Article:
Happy Monday everyone. We’re kicking off the week with a peak into Graphic Designer, Jen Serafini’s workspace. It’s so cool to see Jen’s workspace because she was recently inspired by one of the past Spaces features, and made a new desk! It looks awesome!
I’m also starting to see how differently everyone uses their drawing tablets! You’ll see here, Jen uses hers directly in front of her keyboard. Mine stays put on the right side. How do you use yours? Left / Middle / Right?
Check it out!
Tell us about yourself as a creative.
Hi! My name is Jen Serafini and I’m a communications designer and art director living in the Windy City. For me, designing is more than just making things look pretty, but telling a story through every brand and business I work with.
Describe your creative journey.
My creative journey started at a very young age. I consider design my first true love – besides Bruce Springsteen, of course! (I’m a NJ girl if you couldn’t tell ) I was always intrigued by images and typography and how they worked together to tell beautiful stories. I worked up a pretty sweet collection of clothing labels, product packaging and magazine cut outs and displayed them all over my room. At the time I didn’t really know what all of that was, but I really enjoyed looking at it.
I took a lot of art classes growing up, and then in high school we had a class called graphic design – from then on it all made sense and I knew that was for me! It’s funny to think back on what I thought design was and what I know it to be now – at the time it was a lot of calligraphy, pen & ink drawing and the occasional Photoshop project. College really opened my eyes to all of the possibilities when pursuing design.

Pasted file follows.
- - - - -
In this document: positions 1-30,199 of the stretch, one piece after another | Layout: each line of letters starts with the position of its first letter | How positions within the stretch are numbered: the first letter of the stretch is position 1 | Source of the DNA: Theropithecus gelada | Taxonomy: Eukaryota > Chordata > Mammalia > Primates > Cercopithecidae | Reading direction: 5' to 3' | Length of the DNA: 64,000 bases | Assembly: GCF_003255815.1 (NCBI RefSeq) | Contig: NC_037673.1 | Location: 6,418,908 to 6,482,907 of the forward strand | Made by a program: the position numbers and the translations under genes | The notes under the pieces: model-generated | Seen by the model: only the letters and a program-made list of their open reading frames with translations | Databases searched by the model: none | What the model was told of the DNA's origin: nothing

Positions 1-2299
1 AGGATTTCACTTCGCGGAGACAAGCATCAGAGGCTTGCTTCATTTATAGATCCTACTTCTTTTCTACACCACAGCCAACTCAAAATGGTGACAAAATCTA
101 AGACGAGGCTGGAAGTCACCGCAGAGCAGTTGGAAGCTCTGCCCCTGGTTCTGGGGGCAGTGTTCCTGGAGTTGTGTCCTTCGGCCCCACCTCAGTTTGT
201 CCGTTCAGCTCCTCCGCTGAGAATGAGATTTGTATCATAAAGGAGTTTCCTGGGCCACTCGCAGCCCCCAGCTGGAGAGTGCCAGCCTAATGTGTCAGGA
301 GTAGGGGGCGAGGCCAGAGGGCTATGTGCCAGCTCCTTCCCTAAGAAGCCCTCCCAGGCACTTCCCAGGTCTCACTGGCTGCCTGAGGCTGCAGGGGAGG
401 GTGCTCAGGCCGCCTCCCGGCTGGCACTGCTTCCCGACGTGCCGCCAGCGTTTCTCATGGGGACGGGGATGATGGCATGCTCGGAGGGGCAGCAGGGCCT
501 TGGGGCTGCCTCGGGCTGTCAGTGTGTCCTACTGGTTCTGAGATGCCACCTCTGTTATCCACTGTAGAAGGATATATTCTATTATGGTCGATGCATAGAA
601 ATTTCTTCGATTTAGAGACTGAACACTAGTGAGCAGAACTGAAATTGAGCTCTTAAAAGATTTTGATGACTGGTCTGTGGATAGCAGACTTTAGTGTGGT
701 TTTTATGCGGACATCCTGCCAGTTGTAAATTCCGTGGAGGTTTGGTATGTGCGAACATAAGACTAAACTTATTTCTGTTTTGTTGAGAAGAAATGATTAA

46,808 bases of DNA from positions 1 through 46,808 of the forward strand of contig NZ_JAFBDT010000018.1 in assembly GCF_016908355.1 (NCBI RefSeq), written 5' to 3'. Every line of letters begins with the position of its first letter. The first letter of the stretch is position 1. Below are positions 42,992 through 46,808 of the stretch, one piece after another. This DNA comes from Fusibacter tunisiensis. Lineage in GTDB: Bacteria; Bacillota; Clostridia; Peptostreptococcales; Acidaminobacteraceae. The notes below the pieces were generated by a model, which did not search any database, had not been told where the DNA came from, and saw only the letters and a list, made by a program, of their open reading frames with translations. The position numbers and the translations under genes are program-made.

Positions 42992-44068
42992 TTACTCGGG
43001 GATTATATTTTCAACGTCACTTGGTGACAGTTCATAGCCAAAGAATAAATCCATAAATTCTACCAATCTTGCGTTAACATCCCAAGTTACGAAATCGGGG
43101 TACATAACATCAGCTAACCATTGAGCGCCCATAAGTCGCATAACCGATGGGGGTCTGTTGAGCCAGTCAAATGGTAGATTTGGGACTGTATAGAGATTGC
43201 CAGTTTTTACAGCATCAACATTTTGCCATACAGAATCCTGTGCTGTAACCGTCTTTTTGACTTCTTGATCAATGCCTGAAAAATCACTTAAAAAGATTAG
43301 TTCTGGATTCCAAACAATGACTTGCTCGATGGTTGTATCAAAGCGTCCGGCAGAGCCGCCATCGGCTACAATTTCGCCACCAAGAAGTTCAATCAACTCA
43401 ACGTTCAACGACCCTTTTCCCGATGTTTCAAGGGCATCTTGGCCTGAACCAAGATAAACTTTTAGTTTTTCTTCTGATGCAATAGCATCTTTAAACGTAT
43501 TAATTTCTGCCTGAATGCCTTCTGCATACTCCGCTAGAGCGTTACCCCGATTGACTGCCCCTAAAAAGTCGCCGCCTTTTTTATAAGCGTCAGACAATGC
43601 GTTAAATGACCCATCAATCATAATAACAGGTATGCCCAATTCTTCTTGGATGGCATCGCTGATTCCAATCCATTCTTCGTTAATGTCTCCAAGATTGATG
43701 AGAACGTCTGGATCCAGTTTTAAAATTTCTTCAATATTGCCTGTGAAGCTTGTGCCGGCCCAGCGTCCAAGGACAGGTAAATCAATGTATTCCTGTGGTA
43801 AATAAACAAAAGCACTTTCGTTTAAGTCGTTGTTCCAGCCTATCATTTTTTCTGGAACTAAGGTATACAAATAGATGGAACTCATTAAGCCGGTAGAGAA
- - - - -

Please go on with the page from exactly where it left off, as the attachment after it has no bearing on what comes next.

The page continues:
I spent four years at Syracuse University where I earned my BFA in communications design. It really taught me to look at design as a holistic and strategic process that goes beyond just a pretty picture. When everything comes together and tells a cohesive story – that’s the good stuff 🙂
Right now I work from home as a senior art director. I also love working on freelance projects and of course blog every chance I get.
Share a little bit about your space.
Because I work from home, I really wanted a space that was functional and inspiring. I used to have a small desk facing the wall, but it was so boring that I ended up working from the couch most days! Since my husband also does a lot of work at the computer, we decided to build a desk big enough for both of us to to work side by side and also face outward toward the rest of our apartment. We used our existing Ikea book shelf legs and built an 8 foot long desk to sit on top of them. It was such a fun project for both of us, props to my husband for figuring out how to put the whole thing together! I was more of the motivating support 🙂 Now, I absolutely LOVE my work area, it’s so functional and large enough that I don’t feel cramped for space. Since we rent, I didn’t want to put too many holes in the wall, so I made a string line to be able to hang changing inspiration. We just got that black and white print for the back wall from Pennyweight Goods which I think adds the perfect touch.
What’s your favorite thing about your space?
I have to say my favorite thing is definitely the desk. When you go through the trouble of building something, you feel that much more motivated to work at it. That desk was built with a lot of love and hard work, and that makes it a really special piece for both of us.
What’s one thing you think every creative needs in their space?
Okay I have two things. First is a Wacom tablet!! This has changed my life. I started using it a few years ago and I can’t imagine going back to a regular mouse. It makes designing much more natural, not to mention way easier on your wrists. Second is an area to display inspiration. Whether you have a permanent framed wall or a board where you can tack things up, it’s always nice to have things to look at. It doesn’t even have to be design pieces; a picture or a note can really make the difference when you’re feeling uninspired.
Check her out: